In recent years, alternative materials, such as annual plants or recycled and waste materials are becoming more and more popular input material for the production of composite materials. They can be used for the production of insulation boards, construction boards or furniture boards. Surface finishing of those boards is essential for utilization in furniture. However, some difficulties could occur during coating of boards from alternative materials; physical and chemical differences from conventional particleboards need to be considered. From the physical aspects, surface soundness and surface roughness mainly determine the quality of the surface. Since surface layers of boards from alternative materials have often lower density, these characteristics could be deteriorated and thus the production process needs to be optimized. Also, chemical reactions of board’s material with coating could be undesirable. The objective of this study is to evaluate the parameters affecting the surface quality of boards made form alternative materials and to find possibilities of the coating of these boards. In this study, boards of particles from rapeseed stems were produced using a laboratory press. Surface soundness, as representatives of mechanical properties and surface roughness, as representative of physical properties, were measured on boards from rapeseed stems. Results clearly indicated that produced boards had lower surface quality than commercially produced particle boards from wood. Therefore, higher thickness of surface coating on rapeseed based boards is needed.
Digital Article Identifier (DAI):
1648
94371
Waveguiding in an InAs Quantum Dots Nanomaterial for Scintillation Applications
Abstract:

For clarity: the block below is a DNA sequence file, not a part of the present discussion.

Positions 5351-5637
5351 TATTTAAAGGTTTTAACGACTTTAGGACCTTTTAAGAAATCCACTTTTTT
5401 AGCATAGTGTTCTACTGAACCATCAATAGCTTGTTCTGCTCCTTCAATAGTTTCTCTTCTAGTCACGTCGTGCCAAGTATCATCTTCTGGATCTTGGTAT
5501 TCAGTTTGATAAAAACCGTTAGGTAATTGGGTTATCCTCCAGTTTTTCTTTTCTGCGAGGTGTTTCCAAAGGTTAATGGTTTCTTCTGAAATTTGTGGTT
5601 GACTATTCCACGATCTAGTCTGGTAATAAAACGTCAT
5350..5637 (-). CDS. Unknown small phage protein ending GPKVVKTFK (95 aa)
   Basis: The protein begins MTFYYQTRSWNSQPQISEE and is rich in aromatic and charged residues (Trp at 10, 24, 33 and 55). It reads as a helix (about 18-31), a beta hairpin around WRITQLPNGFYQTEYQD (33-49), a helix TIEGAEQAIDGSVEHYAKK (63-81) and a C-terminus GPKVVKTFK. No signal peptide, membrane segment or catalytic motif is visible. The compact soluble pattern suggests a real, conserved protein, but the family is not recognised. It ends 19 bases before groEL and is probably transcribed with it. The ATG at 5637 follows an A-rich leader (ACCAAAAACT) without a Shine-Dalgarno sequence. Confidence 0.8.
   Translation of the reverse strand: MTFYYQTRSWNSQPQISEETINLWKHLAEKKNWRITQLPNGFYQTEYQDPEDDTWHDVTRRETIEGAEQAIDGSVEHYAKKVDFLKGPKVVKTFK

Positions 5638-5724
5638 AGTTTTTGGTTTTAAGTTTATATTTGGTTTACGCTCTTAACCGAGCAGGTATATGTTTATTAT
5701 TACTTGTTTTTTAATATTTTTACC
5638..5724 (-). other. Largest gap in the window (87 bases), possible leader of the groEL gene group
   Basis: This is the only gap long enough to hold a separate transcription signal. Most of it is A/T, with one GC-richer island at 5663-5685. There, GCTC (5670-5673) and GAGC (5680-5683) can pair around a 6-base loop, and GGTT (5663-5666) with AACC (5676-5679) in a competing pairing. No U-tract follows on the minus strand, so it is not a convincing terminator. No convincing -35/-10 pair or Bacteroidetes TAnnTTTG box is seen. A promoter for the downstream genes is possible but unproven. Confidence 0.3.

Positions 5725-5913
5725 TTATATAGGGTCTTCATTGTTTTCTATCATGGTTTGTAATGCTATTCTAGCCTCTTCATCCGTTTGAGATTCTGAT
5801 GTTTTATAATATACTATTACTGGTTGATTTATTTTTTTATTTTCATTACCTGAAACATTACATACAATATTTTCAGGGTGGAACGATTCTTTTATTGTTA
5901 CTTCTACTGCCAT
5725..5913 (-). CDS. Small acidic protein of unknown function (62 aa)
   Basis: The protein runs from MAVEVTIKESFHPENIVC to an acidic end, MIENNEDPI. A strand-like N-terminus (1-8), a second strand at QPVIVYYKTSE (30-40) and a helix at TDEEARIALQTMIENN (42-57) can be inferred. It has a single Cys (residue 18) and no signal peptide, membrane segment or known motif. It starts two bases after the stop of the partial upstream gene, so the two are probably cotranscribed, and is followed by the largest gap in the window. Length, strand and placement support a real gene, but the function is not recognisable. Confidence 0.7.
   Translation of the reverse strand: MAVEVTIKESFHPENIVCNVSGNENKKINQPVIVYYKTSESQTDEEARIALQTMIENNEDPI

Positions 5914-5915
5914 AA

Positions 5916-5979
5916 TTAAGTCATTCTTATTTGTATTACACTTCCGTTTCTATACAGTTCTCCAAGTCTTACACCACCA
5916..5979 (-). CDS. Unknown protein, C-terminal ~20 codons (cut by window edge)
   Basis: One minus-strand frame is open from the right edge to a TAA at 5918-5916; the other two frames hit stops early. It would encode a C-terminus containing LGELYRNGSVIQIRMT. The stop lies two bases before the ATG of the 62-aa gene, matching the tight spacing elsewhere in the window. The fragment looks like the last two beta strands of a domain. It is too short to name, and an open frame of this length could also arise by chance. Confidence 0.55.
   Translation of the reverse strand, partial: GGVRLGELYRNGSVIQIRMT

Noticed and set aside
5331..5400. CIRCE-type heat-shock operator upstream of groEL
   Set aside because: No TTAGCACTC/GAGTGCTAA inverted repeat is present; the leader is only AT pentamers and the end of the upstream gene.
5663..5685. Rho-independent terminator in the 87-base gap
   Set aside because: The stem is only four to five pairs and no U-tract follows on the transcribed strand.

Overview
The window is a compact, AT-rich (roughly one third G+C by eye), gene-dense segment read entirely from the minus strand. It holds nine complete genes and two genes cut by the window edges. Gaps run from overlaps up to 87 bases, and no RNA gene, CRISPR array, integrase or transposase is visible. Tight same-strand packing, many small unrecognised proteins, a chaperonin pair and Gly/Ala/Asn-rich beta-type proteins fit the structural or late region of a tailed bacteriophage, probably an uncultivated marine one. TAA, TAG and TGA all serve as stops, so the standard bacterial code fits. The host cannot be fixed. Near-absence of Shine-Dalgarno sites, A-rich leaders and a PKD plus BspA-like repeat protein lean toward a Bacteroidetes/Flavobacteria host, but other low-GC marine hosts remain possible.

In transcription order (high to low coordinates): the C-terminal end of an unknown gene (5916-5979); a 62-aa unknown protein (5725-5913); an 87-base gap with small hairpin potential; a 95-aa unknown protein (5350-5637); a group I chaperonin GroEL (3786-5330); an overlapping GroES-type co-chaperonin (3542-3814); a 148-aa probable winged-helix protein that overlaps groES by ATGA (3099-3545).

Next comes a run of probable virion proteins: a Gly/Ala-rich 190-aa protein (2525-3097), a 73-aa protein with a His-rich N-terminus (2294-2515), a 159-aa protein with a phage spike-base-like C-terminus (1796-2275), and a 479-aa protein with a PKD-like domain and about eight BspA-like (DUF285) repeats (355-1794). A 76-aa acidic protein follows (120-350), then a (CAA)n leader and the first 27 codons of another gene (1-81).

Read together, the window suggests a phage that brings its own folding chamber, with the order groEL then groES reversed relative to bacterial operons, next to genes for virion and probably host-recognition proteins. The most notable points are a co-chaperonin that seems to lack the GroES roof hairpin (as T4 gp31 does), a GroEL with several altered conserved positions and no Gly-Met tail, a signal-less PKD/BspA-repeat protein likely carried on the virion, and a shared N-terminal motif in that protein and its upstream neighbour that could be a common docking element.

InAs Quantum Dots (QDs) in a GaAs matrix is a well-documented luminescent material with high light yield, as well as thermal and ionizing radiation tolerance due to quantum confinement. These benefits can be leveraged for high-efficiency, room temperature scintillation detectors. The proposed scintillator is composed of InAs QDs acting as luminescence centers in a GaAs stopping medium, which also acts as a waveguide. This system has appealing potential properties, including high light yield (~240,000 photons/MeV) and fast capture of photoelectrons (2-5ps), orders of magnitude better than currently used inorganic scintillators, such as LYSO or BaF2. The high refractive index of the GaAs matrix (n=3.4) ensures light emitted by the QDs is waveguided, which can be collected by an integrated photodiode (PD). Scintillation structures were grown using Molecular Beam Epitaxy (MBE) and consist of thick GaAs waveguiding layers with embedded sheets of modulation p-type doped InAs QDs. An AlAs sacrificial layer is grown between the waveguide and the GaAs substrate for epitaxial lift-off to separate the scintillator film and transfer it to a low-index substrate for waveguiding measurements. One consideration when using a low-density material like GaAs (~5.32 g/cm³) as a stopping medium is the matrix thickness in the dimension of radiation collection. Therefore, luminescence properties of very thick (4-20 microns) waveguides with up to 100 QD layers were studied. The optimization of the medium included QD shape, density, doping, and AlGaAs barriers at the waveguide surfaces to prevent non-radiative recombination. To characterize the efficiency of QD luminescence, low temperature photoluminescence (PL) (77-450 K) was measured and fitted using a kinetic model. The PL intensity degrades by only 40% at RT, with an activation energy for electron escape from QDs to the barrier of ~60 meV. Attenuation within the waveguide (WG) is a limiting factor for the lateral size of a scintillation detector, so PL spectroscopy in the waveguiding configuration was studied. Spectra were measured while the laser (630 nm) excitation point was scanned away from the collecting fiber coupled to the edge of the WG. The QD ground state PL peak at 1.04 eV (1190 nm) was inhomogeneously broadened with FWHM of 28 meV (33 nm) and showed a distinct red-shift due to self-absorption in the QDs. Attenuation stabilized after traveling over 1 mm through the WG, at about 3 cm⁻¹. Finally, a scintillator sample was used to test detection and evaluate timing characteristics using 5.5 MeV alpha particles. With a 2D waveguide and a small area of integrated PD, the collected charge averaged 8.4 x10⁴ electrons, corresponding to a collection efficiency of about 7%. The scintillation response had 80 ps noise-limited time resolution and a QD decay time of 0.6 ns. The data confirms unique properties of this scintillation detector which can be potentially much faster than any currently used inorganic scintillator.